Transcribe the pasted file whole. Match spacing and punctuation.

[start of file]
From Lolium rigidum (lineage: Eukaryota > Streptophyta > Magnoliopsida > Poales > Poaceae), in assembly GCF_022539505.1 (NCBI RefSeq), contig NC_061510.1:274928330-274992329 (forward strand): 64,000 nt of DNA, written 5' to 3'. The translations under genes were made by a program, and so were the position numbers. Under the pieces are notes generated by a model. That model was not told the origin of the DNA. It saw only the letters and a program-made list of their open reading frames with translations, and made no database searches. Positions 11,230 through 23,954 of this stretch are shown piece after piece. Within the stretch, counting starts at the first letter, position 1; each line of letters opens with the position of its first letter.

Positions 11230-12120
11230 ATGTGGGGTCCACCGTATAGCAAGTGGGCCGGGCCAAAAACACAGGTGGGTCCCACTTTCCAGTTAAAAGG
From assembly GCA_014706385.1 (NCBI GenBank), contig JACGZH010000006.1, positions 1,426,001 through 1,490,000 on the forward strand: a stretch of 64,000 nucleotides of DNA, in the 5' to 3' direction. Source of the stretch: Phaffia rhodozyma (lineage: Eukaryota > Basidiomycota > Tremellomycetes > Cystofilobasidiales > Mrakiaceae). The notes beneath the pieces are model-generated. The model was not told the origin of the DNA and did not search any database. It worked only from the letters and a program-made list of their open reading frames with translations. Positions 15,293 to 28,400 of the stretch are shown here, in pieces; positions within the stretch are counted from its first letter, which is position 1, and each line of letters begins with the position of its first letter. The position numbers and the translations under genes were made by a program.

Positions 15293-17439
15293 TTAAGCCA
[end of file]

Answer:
From Lolium rigidum (lineage: Eukaryota > Streptophyta > Magnoliopsida > Poales > Poaceae), in assembly GCF_022539505.1 (NCBI RefSeq), contig NC_061510.1:274928330-274992329 (forward strand): 64,000 nt of DNA, written 5' to 3'. The translations under genes were made by a program, and so were the position numbers. Under the pieces are notes generated by a model. That model was not told the origin of the DNA. It saw only the letters and a program-made list of their open reading frames with translations, and made no database searches. Positions 11,230 through 23,954 of this stretch are shown piece after piece. Within the stretch, counting starts at the first letter, position 1; each line of letters opens with the position of its first letter.

Positions 11230-12120
11230 ATGTGGGGTCCACCGTATAGCAAGTGGGCCGGGCCAAAAACACAGGTGGGTCCCACTTTCCAGTTAAAAGG
From assembly GCA_014706385.1 (NCBI GenBank), contig JACGZH010000006.1, positions 1,426,001 through 1,490,000 on the forward strand: a stretch of 64,000 nucleotides of DNA, in the 5' to 3' direction. Source of the stretch: Phaffia rhodozyma (lineage: Eukaryota > Basidiomycota > Tremellomycetes > Cystofilobasidiales > Mrakiaceae). The notes beneath the pieces are model-generated. The model was not told the origin of the DNA and did not search any database. It worked only from the letters and a program-made list of their open reading frames with translations. Positions 15,293 to 28,400 of the stretch are shown here, in pieces; positions within the stretch are counted from its first letter, which is position 1, and each line of letters begins with the position of its first letter. The position numbers and the translations under genes were made by a program.

Positions 15293-17439
15293 TTAAGCCA